Whatever the similarities between Obama and JFK, the differences are substantial. Kennedy devoted little attention to domestic affairs, and Obama has no interest in replicating JFK’s entertaining give-and-takes with the press. Obama has yet to show bravery to match JFK’s standoff with Khrushchev, but he can boast the legislative achievements that eluded Kennedy. But this much is certain: Both presidents were centrists in the Democratic parties of their respective eras. Neither could be remotely described as radical, let alone “socialist,” as critics of both have contended. Both are ardent capitalists largely content to leave corporate America to its own devices. Both are wary of the institutional left. Both are hawkish by their party’s standards. But for all this moderation, they, like the similarly centrist Bill Clinton, who was accused of enabling drug running and murder on the Wall Street Journal editorial page, have inspired a hatred so nightmarishly disproportionate to their actual beliefs, actions, and policies that it’s worthy of Stephen King’s fiction.
The culture wars that Americans have been fighting since the sixties are generally thought to have begun in the late sixties—in the paroxysms of student revolt and urban riots sparked by the spiraling of Vietnam and the twin murders of Martin Luther King and Bobby Kennedy in 1968. At the start of 11/22/63, King’s schoolteacher hero is implored by his old buddy Al, a dying Maine diner proprietor, to go back in time to bend the arc of history away from the catastrophic fallout that Oswald’s crime would unleash. “If you ever wanted to change the world,” Al says, “this is your chance. Save Kennedy, save his brother. Save Martin Luther King. Stop the race riots. Stop Vietnam, maybe … Get rid of one wretched waif, buddy, and you could save millions of lives.”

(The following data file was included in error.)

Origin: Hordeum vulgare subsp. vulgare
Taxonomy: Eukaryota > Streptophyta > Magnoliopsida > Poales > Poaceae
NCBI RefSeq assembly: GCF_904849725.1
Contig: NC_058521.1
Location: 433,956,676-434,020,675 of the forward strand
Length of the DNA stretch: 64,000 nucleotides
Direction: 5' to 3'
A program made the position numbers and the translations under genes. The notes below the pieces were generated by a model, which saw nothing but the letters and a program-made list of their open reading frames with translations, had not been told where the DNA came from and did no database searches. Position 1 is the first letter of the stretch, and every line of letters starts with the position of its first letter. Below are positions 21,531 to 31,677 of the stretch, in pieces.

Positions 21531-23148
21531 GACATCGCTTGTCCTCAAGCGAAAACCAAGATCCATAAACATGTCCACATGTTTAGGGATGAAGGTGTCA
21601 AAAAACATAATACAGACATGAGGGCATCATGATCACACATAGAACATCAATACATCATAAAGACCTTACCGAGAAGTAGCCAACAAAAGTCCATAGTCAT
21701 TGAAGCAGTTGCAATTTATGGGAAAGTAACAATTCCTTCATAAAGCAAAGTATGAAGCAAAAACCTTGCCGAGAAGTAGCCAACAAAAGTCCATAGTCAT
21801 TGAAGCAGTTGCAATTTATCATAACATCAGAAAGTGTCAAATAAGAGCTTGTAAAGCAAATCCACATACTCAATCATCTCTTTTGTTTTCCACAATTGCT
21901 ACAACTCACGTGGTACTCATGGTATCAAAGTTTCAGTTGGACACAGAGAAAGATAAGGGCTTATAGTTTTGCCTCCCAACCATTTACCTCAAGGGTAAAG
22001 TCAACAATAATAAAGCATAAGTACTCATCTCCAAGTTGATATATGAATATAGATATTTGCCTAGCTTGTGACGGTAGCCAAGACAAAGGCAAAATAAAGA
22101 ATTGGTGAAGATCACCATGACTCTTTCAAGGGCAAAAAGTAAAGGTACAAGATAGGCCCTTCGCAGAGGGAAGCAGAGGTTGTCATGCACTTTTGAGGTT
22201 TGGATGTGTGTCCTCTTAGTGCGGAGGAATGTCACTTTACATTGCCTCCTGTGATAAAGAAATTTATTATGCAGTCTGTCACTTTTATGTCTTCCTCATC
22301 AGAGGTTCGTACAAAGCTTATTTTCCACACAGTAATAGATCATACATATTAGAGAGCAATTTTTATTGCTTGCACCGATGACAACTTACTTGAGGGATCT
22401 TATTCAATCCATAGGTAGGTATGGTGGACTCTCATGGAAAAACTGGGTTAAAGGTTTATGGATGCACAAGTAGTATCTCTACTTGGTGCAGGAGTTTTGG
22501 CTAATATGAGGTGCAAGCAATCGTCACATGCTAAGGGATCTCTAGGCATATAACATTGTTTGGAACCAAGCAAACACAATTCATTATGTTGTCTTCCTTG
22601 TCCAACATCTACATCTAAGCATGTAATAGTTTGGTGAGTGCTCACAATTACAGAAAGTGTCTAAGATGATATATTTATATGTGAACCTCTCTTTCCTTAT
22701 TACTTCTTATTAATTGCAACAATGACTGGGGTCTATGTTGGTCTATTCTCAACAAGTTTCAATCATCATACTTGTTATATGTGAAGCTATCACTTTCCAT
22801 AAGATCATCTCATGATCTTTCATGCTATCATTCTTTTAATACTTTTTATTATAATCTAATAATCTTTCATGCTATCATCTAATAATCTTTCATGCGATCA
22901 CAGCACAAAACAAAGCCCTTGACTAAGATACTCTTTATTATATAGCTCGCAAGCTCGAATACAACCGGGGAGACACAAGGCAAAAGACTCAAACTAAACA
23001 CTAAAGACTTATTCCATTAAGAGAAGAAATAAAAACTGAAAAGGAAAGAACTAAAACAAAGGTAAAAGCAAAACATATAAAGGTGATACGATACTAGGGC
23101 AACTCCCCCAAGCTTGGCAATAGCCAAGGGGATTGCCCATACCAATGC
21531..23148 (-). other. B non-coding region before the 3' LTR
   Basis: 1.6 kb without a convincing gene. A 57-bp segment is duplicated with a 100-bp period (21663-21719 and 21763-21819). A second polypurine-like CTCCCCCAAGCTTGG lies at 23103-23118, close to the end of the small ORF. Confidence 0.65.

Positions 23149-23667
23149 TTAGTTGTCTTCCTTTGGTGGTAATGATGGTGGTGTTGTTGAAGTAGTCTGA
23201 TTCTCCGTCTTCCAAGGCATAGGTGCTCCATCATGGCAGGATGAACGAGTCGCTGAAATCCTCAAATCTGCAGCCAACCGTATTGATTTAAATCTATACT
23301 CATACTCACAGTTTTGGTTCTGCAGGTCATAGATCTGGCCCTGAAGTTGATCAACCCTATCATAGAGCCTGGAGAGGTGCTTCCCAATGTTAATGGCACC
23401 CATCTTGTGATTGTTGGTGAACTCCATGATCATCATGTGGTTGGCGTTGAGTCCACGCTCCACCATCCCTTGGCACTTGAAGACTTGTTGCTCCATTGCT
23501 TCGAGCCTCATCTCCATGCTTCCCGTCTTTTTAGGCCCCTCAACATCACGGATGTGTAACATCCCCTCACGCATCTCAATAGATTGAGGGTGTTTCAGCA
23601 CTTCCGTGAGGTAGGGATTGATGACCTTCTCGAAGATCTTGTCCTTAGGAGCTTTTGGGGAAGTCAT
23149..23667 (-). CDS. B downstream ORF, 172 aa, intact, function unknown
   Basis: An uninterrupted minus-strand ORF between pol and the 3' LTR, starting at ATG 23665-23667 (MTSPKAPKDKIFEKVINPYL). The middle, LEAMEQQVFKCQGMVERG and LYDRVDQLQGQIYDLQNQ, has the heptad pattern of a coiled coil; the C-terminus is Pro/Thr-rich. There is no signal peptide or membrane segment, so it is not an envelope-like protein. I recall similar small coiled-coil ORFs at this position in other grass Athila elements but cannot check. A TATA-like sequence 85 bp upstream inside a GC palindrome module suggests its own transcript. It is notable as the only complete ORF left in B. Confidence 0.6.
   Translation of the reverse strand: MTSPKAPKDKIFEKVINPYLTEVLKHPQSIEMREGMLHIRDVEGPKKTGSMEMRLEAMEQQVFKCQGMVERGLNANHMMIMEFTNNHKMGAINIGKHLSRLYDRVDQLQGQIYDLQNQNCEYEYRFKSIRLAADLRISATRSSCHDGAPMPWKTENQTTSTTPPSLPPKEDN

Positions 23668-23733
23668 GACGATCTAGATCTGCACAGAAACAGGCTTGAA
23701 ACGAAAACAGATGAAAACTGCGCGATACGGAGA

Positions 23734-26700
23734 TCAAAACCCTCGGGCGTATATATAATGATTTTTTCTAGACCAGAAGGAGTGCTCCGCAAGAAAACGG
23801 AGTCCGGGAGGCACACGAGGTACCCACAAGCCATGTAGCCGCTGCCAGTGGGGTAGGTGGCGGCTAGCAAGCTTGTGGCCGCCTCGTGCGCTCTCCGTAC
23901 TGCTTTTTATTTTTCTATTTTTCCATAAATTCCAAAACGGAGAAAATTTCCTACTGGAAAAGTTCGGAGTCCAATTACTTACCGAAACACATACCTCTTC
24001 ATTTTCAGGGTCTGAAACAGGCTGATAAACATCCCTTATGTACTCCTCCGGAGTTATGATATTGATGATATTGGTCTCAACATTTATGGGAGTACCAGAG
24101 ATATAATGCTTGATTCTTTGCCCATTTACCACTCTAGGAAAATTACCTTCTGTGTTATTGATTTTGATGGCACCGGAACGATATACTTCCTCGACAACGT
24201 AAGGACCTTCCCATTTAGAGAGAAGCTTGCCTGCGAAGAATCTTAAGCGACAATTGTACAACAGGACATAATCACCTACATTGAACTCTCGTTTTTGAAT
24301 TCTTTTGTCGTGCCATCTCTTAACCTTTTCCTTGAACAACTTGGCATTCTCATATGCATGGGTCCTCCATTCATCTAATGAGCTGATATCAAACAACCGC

Or not. In truth, it was already too late. America’s violent culture wars had started before JFK was shot. They were all on display in Oswald’s Dallas. At least in 1963, polling showed that only 5 percent of the country—a fringe—subscribed to the radical anti-government views championed by the John Birch Society and other militants of the right. These days, that fringe, whether in the form of birthers or the tea party or the hosts of Fox & Friends, gives marching orders to a major political party.
As a boomer who grew up in Washington, D.C., I was an eyewitness to the JFK inaugural on that bone-chilling January morning. My adolescence ended with the unfathomable news of that Friday afternoon of 11/22/63. My family was not in politics or journalism, but I had seen the young president with his wife at the theater one night, dazzling a startled audience with that ski instructor’s tan and those amazingly white teeth. Like almost every other American, I spent four straight days after the assassination watching television, and getting up to speed on the noirish Dallas atmosphere that would soon be compounded by Jack Ruby’s assassination of the assassin, the only murder I have seen broadcast live on television.